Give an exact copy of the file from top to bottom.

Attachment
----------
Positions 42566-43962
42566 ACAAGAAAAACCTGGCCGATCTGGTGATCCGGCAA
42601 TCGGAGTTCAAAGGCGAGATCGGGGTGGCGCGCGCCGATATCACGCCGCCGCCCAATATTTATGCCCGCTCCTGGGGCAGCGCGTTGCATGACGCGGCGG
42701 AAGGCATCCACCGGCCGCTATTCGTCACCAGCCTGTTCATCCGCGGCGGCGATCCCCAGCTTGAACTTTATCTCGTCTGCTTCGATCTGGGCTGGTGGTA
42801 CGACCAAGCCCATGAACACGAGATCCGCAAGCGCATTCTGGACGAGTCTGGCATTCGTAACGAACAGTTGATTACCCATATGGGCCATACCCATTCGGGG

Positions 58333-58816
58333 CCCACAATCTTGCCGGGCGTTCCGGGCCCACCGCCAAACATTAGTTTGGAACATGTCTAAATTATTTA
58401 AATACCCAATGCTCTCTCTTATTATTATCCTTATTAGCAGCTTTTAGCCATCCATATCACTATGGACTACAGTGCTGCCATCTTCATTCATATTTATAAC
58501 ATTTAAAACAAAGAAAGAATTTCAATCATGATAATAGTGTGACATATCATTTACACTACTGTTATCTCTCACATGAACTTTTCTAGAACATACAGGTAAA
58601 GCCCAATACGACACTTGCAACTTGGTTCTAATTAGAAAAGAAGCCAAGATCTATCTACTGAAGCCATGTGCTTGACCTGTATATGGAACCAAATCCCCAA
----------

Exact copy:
Positions 42566-43962
42566 ACAAGAAAAACCTGGCCGATCTGGTGATCCGGCAA
42601 TCGGAGTTCAAAGGCGAGATCGGGGTGGCGCGCGCCGATATCACGCCGCCGCCCAATATTTATGCCCGCTCCTGGGGCAGCGCGTTGCATGACGCGGCGG
42701 AAGGCATCCACCGGCCGCTATTCGTCACCAGCCTGTTCATCCGCGGCGGCGATCCCCAGCTTGAACTTTATCTCGTCTGCTTCGATCTGGGCTGGTGGTA
42801 CGACCAAGCCCATGAACACGAGATCCGCAAGCGCATTCTGGACGAGTCTGGCATTCGTAACGAACAGTTGATTACCCATATGGGCCATACCCATTCGGGG

Positions 58333-58816
58333 CCCACAATCTTGCCGGGCGTTCCGGGCCCACCGCCAAACATTAGTTTGGAACATGTCTAAATTATTTA
58401 AATACCCAATGCTCTCTCTTATTATTATCCTTATTAGCAGCTTTTAGCCATCCATATCACTATGGACTACAGTGCTGCCATCTTCATTCATATTTATAAC
58501 ATTTAAAACAAAGAAAGAATTTCAATCATGATAATAGTGTGACATATCATTTACACTACTGTTATCTCTCACATGAACTTTTCTAGAACATACAGGTAAA
58601 GCCCAATACGACACTTGCAACTTGGTTCTAATTAGAAAAGAAGCCAAGATCTATCTACTGAAGCCATGTGCTTGACCTGTATATGGAACCAAATCCCCAA